U.S. says committed to seeking Afghan reconciliation
WASHINGTON (Reuters) - The White House said on Thursday it remains committed to supporting a reconciliation process in Afghanistan, despite the Taliban's announcement that it was suspending nascent peace talks with the United States.
"We support an Afghan-led process toward reconciliation. There is no likely resolution to the conflict in Afghanistan without a political resolution," White House spokesman Jay Carney told reporters.
He denied Taliban accusations that U.S. statements had been erratic and insisted that Washington had been consistent in its message.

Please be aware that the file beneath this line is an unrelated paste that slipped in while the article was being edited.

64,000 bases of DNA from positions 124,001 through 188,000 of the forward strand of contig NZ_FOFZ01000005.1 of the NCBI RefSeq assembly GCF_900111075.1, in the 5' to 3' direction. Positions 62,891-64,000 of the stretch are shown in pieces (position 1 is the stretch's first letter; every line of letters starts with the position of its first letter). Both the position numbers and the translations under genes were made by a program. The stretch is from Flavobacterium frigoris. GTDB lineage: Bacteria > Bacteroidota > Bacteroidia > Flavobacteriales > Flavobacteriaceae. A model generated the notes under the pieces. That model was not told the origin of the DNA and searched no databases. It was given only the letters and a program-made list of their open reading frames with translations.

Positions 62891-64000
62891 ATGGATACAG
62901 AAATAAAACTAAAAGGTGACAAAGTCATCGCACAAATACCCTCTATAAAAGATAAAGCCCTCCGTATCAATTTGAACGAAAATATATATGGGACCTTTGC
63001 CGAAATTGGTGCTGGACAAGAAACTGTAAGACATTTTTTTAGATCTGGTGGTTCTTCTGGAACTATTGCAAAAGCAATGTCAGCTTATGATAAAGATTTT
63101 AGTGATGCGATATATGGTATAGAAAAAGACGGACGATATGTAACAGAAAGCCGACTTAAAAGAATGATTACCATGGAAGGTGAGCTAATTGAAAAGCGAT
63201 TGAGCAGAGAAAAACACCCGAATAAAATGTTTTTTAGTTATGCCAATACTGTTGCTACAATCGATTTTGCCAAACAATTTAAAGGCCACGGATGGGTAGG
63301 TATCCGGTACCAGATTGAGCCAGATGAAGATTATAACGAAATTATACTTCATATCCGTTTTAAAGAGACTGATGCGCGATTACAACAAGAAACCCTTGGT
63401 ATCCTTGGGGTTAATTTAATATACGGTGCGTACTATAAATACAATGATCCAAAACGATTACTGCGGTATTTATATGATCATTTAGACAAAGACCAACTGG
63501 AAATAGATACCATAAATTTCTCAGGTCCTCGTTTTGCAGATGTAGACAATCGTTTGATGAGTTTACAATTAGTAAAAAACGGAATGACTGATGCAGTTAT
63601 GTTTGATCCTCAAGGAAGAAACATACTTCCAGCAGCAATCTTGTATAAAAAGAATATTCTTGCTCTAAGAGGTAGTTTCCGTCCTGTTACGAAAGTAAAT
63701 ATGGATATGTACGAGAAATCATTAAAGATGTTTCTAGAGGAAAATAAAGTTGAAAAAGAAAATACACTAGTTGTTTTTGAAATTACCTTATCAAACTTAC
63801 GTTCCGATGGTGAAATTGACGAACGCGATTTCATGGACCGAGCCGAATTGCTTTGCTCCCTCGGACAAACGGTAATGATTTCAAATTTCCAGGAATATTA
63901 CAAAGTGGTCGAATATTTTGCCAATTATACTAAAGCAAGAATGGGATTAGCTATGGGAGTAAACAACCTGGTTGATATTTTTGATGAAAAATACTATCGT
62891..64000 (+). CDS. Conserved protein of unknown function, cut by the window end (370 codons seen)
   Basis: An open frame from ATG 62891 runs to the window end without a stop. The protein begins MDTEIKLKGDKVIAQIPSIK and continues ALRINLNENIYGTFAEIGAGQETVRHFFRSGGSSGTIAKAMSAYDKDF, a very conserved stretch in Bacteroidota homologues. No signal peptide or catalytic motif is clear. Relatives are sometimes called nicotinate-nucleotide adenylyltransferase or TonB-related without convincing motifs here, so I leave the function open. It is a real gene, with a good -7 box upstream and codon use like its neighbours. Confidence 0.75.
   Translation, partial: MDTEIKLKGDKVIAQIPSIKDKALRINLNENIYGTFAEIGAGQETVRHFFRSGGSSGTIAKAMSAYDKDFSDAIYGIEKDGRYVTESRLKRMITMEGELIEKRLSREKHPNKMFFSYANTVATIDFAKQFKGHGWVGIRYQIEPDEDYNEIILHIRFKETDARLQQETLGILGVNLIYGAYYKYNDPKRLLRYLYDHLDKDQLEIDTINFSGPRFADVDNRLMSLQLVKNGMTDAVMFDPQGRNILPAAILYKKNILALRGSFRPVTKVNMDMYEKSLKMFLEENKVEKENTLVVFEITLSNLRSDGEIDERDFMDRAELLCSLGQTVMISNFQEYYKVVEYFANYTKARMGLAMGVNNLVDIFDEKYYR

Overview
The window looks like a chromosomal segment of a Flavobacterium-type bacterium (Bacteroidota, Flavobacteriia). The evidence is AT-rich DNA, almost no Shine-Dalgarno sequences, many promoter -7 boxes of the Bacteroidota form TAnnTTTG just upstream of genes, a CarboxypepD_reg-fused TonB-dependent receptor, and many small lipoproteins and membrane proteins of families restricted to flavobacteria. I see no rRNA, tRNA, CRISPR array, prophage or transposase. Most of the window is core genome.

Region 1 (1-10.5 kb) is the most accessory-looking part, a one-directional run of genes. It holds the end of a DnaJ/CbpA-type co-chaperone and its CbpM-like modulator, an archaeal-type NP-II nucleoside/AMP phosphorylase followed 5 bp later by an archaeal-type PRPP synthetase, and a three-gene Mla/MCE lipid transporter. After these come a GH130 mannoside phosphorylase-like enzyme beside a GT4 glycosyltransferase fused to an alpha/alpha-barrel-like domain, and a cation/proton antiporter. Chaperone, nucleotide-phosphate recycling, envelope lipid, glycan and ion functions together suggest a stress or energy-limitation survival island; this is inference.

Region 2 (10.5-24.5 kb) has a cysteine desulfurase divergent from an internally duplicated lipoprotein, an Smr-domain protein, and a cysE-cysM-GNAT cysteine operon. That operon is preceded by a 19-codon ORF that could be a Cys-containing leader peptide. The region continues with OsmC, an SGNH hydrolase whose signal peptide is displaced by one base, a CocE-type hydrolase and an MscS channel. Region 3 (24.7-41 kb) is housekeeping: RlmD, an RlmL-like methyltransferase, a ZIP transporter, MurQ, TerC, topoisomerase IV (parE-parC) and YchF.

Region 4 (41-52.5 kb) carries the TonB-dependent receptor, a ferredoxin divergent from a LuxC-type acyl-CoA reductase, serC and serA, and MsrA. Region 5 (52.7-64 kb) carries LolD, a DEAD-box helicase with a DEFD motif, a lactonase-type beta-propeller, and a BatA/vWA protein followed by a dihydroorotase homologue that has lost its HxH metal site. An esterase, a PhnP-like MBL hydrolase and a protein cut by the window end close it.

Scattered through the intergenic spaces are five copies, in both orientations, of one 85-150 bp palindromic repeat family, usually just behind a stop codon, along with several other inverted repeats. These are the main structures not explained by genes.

(Reporting By Matt Spetalnick)
- U.S. Mega Millions lottery up to $400 million, 2nd-biggest ever
- Pope Francis named Time's Person of the Year |
- Uruguay becomes first country to legalize marijuana trade
- Thousands of South Africans line up to see Mandela lie in state |
- China bitcoin arbitrage ends as traders work around capital controls
Time magazine named Pope Francis as its Person of the Year, crediting him with shifting the message of the Catholic Church. Slideshow